Miller originally titled his play The Inside of his Head, suggesting much of the story would be about Willy Loman's illusions. To indicate the parts of the action that take place in the present moment, and therefore in the "reality" portions of the play, Miller had his characters at those moments observe the imaginary wall lines around rooms (in other words, they were instructed not to walk through places where walls were supposed to be) and to enter and exit the house only through the door. When characters, in contrast, imagine scenes from the past, they step straight through walls. For the settings outside of the house representing these imaginings, Miller directed that only a few chairs or a table be set up, in contrast to the more fully furnished house interiors. Different lighting and sparse furnishings conveyed the dreamlike, unrealistic quality of the past as Willy remembered it.
Most critics agree Miller was highly effective at portraying Willy's character through the disjunction or slippage between the reality of his present life and his illusions of grandeur. Willy is a man who has missed out on what could have been a happy and fulfilling life by pursuing a dream, an illusion. He sought the American Dream represented by his father, his brother, and Dave Singleton, a much older man from his youth who Willy remembers as a successful businessman. A big part of Willy's dream revolves around money, but beyond that, Willy dreamed of making easy money, believing personality or charisma mean more than hard work or education and that it is possible money can simply fall into a person's lap. In his dreams, for example, Willy idealizes Singleton as a salesman who could put on his green velvet slippers and sell from his room by making phone calls. Even at age 84, Singleton, in Willy's memory, was making an easy living. When he sees that, Willy says, "I realized that selling was the greatest career a man could want."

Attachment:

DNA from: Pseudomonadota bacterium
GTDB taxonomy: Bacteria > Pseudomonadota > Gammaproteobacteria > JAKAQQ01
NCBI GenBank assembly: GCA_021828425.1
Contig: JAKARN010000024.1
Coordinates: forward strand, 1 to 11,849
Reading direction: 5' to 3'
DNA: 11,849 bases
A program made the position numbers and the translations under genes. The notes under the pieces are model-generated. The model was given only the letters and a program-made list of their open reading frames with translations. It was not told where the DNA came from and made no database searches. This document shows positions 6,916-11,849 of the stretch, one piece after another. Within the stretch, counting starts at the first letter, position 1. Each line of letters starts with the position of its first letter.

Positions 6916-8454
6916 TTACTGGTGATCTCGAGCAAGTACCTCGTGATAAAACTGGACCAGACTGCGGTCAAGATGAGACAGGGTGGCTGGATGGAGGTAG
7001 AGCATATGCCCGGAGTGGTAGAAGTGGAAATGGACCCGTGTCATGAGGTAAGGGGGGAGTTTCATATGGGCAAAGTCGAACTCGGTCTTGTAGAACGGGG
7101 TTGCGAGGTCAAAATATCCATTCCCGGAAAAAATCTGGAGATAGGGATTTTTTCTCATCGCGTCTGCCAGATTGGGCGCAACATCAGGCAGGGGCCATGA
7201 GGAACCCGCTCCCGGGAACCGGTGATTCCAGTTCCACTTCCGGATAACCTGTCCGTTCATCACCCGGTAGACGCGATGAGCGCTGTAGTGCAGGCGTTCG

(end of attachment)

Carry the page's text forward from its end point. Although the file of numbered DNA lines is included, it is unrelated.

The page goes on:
By juxtaposing the false, inflated dreams inside Willy's head with the reality of his life, Miller offers a searing and effective portrait of Willy's failure. At 63, Willy is not rolling in the easy money he has dreamed of all his life; instead, he still works very hard and struggles to pay his bills. His dream is just that: a fantasy. We as an audience wouldn't be able to see this without the comparison to his real life, so the play is effective in going back and forth between the two. Finally, the play shows that in reality Willy's talent lies in carpentry and working with his hands, but rather than valuing this, accepting his limitations, and loving himself, as his wife, Linda, does, Willy sacrifices himself to an illusion of getting rich through selling. Linda can accept Willy as flawed but worthy, while Willy desires to be bigger than life.
Miller shows us Willy living in unreality to the end of his days—his suicide is fueled in part by the grandiose illusion that he is so well known and well liked that people will flock to his funeral, when in reality, hardly anyone shows up.